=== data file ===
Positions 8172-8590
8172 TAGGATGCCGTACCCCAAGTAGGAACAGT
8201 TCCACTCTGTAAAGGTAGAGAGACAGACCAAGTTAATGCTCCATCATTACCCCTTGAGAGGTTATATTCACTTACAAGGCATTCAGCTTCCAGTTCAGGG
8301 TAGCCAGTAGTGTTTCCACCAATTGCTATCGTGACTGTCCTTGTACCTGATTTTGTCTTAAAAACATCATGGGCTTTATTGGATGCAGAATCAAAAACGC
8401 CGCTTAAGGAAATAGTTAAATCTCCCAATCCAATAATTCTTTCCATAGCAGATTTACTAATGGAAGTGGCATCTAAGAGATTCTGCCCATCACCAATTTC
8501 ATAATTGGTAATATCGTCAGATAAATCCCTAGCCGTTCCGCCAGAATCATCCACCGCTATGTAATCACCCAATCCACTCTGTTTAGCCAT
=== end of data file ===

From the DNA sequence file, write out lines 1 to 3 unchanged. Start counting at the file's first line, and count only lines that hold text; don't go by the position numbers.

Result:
Positions 8172-8590
8172 TAGGATGCCGTACCCCAAGTAGGAACAGT
8201 TCCACTCTGTAAAGGTAGAGAGACAGACCAAGTTAATGCTCCATCATTACCCCTTGAGAGGTTATATTCACTTACAAGGCATTCAGCTTCCAGTTCAGGG